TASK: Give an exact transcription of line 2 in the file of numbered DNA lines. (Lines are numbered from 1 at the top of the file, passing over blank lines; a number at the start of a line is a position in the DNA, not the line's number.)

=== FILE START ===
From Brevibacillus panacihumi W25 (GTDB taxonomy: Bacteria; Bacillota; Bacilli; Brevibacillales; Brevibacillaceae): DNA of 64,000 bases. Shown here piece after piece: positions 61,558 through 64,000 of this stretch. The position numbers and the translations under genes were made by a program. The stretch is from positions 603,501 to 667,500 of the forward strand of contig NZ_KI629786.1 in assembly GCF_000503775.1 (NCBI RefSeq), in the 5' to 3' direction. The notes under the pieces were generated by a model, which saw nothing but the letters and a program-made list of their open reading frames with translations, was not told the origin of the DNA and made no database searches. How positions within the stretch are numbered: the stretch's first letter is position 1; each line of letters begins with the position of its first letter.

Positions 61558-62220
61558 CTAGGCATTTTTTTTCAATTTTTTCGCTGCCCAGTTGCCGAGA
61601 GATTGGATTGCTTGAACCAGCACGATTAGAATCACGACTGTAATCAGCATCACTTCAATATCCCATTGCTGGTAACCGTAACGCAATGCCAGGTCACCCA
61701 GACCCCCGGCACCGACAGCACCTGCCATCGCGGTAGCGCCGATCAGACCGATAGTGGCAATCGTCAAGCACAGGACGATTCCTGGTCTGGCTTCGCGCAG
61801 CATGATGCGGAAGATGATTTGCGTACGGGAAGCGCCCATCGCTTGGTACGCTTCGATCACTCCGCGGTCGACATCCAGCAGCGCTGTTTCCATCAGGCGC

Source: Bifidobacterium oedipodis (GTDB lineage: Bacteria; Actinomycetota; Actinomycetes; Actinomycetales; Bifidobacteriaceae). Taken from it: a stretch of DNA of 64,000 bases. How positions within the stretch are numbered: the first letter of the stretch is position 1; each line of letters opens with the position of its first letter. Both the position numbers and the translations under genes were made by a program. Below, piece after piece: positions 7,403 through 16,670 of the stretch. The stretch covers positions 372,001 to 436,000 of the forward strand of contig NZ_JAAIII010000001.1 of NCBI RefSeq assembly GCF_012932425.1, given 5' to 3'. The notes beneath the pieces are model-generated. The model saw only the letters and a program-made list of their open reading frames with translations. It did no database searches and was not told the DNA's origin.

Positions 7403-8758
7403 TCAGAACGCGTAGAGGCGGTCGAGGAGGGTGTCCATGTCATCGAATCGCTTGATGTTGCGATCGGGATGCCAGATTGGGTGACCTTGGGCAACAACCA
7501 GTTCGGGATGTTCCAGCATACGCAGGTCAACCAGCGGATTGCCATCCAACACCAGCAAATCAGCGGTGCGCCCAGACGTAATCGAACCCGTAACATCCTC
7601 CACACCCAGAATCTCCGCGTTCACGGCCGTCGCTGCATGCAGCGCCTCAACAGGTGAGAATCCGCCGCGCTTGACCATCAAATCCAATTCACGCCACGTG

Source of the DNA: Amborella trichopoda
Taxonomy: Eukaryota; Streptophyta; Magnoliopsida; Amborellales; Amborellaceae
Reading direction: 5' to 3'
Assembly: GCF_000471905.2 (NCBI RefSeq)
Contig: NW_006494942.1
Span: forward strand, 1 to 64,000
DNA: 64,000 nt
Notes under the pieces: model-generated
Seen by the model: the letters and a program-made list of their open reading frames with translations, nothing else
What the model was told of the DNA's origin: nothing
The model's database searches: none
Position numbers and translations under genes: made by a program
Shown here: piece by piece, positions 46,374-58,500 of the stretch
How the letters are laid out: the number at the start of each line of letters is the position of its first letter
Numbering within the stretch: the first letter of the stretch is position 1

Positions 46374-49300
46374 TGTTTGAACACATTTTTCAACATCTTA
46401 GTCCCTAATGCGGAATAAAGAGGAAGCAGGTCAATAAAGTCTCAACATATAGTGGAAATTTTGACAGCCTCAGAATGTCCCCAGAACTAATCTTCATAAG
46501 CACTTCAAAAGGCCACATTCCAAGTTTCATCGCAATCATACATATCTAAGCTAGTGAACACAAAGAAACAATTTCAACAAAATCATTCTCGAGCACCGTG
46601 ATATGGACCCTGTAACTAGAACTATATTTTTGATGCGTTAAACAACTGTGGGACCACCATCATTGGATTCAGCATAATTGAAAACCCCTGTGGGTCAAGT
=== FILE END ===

Positions 61558-62220